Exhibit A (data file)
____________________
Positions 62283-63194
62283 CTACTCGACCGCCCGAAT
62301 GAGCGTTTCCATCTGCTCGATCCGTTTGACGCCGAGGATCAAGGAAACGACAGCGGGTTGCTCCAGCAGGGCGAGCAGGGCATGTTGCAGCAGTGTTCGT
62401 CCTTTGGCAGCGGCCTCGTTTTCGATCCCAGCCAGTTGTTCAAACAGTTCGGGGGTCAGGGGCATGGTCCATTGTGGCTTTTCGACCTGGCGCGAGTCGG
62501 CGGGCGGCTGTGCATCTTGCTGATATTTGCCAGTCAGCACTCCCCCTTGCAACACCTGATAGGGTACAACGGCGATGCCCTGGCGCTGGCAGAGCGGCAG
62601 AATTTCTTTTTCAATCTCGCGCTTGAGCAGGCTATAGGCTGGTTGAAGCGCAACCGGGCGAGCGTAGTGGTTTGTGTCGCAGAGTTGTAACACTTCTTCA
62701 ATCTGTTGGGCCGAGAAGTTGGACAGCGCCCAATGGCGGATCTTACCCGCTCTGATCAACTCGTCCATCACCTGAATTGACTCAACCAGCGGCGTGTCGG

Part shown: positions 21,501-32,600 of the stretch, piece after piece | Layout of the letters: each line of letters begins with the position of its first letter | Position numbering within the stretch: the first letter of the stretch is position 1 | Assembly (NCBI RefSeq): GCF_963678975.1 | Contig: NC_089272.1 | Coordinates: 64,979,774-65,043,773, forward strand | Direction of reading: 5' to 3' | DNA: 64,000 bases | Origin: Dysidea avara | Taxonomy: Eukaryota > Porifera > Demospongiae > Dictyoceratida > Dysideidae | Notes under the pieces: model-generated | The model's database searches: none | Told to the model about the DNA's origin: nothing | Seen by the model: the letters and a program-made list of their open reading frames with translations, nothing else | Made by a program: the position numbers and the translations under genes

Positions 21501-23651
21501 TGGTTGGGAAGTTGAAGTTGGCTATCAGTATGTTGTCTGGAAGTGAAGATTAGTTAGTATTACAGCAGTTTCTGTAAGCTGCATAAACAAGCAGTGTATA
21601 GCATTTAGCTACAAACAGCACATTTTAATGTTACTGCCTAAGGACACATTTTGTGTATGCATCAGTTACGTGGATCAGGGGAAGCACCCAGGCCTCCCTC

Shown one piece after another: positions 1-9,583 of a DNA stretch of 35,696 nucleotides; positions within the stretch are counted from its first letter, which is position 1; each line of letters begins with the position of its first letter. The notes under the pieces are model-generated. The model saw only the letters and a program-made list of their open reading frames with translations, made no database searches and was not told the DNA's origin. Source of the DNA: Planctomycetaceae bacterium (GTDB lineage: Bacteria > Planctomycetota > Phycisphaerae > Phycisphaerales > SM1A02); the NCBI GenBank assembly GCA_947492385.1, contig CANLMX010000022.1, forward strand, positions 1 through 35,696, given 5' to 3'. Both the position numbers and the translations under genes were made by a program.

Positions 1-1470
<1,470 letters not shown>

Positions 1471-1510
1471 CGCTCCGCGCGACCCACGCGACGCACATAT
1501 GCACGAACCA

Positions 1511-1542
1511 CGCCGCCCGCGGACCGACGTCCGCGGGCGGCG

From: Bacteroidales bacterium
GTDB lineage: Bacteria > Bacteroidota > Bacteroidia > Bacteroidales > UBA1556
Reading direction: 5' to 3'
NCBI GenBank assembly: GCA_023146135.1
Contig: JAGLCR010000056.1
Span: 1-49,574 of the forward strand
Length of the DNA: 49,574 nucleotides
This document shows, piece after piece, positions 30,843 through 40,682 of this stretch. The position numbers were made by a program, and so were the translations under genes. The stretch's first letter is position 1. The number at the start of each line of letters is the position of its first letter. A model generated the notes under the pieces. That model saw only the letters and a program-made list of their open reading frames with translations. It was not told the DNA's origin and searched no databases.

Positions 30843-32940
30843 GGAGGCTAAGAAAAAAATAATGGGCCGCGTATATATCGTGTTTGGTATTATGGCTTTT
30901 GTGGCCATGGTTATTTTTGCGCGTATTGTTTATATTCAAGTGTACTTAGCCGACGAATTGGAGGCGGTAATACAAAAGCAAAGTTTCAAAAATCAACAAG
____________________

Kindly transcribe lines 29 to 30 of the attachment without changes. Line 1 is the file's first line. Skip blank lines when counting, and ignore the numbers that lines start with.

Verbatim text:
30843 GGAGGCTAAGAAAAAAATAATGGGCCGCGTATATATCGTGTTTGGTATTATGGCTTTT
30901 GTGGCCATGGTTATTTTTGCGCGTATTGTTTATATTCAAGTGTACTTAGCCGACGAATTGGAGGCGGTAATACAAAAGCAAAGTTTCAAAAATCAACAAG